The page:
As indicated by block 144, the home PBX routes the received call to its IAD. In the above example, the PBX 10 routes the incoming call for 847-555-0129 to the IAD 26.

As indicated by block 146, the IAD of the home PBX converts the call to VoIP and routes the call to the VoIP server office 70. In the above example, the LAD 26 converts the call to a VoIP call, and routes the VoIP call to the VoIP server office 70 via the DIA 36 or alternative Internet access facility and the IP network 24.

As indicated by block 150, the VoIP server office 70 receives the VoIP call via the IP network 24. As indicated by block 152, the remote worker feature server 70 routes the VoIP call to the IAD of the remote PBX based on the telephone number. In the above example, the remote worker feature server 70 routes the VoIP call to the IAD 30 of the PBX 14 via the IP network 24 and the DIA 40.

As indicated by block 154, the VoIP call is received by the IAD at the remote PBX, and is converted back to a conventional call. In the above example, the VoIP call is received by the IAD 30, which converts the VoIP call to a conventional call, and provides the conventional call to the PBX 14 via the PRI 34.

As indicated by block 156, the remote PBX routes the call to a station associated with the telephone number. In the above example, the PBX 14 routes the call received from the IAD 30 to a telephone 160 associated with the telephone number 847-555-0129 as previously instructed by the administrator.

FIG. 3 is a flow chart of an embodiment of a method of providing outgoing calls placed by the remote worker.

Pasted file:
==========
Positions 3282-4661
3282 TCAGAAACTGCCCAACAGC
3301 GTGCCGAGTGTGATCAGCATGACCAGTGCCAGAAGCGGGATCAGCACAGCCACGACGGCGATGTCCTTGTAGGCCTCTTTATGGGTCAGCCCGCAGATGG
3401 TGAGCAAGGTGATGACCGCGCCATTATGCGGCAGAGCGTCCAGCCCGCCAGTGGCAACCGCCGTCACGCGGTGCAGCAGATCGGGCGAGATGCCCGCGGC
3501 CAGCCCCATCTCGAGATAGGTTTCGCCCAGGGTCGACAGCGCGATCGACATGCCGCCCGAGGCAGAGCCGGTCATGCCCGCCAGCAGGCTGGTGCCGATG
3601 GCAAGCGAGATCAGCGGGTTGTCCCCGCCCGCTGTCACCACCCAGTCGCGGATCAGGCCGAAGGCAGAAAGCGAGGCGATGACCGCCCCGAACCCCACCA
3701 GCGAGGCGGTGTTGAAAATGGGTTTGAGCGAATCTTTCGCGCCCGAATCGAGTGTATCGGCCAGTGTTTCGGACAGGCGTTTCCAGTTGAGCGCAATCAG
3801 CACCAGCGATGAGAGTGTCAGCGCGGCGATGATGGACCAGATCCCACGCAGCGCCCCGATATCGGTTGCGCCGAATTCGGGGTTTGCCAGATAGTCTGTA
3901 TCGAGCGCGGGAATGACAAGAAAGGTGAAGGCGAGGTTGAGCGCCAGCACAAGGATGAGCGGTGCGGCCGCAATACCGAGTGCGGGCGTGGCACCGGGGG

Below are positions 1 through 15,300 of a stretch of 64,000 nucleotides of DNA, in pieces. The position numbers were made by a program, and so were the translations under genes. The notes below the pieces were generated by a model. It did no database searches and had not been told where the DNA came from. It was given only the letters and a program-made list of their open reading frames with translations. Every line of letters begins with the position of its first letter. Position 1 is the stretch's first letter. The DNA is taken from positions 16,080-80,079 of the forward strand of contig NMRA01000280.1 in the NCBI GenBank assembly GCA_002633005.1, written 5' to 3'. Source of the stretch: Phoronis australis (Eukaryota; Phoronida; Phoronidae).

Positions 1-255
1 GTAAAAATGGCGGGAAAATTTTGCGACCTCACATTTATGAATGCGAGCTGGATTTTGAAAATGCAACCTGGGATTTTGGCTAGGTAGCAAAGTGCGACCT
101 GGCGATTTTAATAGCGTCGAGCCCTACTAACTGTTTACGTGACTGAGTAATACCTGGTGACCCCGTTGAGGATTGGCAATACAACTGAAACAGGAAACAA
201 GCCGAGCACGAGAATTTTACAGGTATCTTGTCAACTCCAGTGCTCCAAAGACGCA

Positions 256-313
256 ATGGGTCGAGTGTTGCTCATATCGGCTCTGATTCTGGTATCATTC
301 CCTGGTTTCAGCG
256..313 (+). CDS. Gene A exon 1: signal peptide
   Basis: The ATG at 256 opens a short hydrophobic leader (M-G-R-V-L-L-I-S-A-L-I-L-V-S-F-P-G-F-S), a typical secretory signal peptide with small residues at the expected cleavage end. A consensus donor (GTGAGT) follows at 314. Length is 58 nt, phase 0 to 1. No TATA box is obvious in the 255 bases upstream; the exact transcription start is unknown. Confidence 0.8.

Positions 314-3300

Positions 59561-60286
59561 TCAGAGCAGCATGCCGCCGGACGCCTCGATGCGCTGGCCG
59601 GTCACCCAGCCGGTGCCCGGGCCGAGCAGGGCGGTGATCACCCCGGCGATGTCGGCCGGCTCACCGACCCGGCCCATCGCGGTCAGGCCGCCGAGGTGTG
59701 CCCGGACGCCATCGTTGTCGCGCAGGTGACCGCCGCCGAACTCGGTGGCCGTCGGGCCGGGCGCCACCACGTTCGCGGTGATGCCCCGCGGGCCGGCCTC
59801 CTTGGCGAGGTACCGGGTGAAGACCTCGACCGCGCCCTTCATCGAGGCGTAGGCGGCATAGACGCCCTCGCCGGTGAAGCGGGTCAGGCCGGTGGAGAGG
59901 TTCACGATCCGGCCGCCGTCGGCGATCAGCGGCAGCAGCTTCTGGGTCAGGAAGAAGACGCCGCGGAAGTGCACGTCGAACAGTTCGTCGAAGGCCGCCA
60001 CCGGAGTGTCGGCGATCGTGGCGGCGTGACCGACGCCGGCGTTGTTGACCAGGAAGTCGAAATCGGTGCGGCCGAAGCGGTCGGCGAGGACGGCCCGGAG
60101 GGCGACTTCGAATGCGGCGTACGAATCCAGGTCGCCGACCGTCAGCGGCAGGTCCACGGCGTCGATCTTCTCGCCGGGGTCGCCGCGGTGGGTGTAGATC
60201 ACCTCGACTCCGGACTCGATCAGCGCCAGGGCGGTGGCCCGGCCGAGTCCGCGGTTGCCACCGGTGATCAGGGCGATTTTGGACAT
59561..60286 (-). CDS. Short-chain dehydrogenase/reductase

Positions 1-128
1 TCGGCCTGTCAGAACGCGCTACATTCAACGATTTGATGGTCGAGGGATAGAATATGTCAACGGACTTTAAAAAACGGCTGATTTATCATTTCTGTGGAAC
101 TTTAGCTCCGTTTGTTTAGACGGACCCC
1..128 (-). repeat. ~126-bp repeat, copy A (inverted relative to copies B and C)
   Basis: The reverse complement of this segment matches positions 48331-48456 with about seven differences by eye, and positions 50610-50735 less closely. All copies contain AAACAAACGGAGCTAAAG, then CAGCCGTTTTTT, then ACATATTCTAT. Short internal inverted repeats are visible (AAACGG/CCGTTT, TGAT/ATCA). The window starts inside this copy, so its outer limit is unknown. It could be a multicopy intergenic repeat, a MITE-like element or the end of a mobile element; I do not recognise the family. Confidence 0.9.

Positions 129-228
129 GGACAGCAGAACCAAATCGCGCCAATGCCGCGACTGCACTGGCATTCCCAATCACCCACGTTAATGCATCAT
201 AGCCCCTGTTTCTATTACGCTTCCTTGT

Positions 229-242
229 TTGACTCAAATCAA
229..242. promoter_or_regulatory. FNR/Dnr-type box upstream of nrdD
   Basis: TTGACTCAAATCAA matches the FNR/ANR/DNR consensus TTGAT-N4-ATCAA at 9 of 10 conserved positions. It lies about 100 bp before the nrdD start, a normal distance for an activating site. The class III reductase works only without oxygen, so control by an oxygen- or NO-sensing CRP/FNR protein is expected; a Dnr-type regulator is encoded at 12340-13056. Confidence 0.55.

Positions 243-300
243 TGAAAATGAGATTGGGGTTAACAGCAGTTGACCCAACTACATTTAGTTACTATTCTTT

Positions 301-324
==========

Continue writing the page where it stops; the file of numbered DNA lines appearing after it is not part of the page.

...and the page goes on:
As indicated by block 172, an outgoing call is placed from the telephone number of the remote worker at the remote PBX. In the above example, the outgoing call is placed from the telephone 160 associated with the telephone number 847-555-0129 at the PBX 14.

If the outgoing call is destined to a non-emergency telephone number (e.g. a number other than 9-1-1), then the remote PBX routes the outgoing call to its IAD as indicated by block 174. In the above example for the case of a non-emergency telephone call, the PBX 14 routes the outgoing call to the IAD 30.

As indicated by block 176, the IAD of the remote PBX converts the call to VoIP and routes the call to the VoIP server office 70. In the above example, the IAD 30 converts the call to a VoIP call, and routes the VoIP call to the VoIP server office 70 via the DIA 40 or alternative Internet access facility and the IP network 24.

The VoIP server office 70 processes the VoIP call based upon whether the outgoing call is destined to any of the networked PBX systems or to the PSTN. If the outgoing call is destined to any of the networked PBX systems, then the remote worker feature server 72 directs the VoIP platform to route the VoIP call to the IAD of the destination PBX, as indicated by block 180.

If the outgoing call is destined to the PSTN, then the remote worker feature server 72 directs the VoIP platform to route the VoIP call to the IAD of the home PBX, as indicated by block 182. As indicated by block 184, the IAD of the home PBX receives the VoIP call and converts the VoIP call back to its conventional form. The home PBX completes the call destined for the PSTN, as indicated by block 186.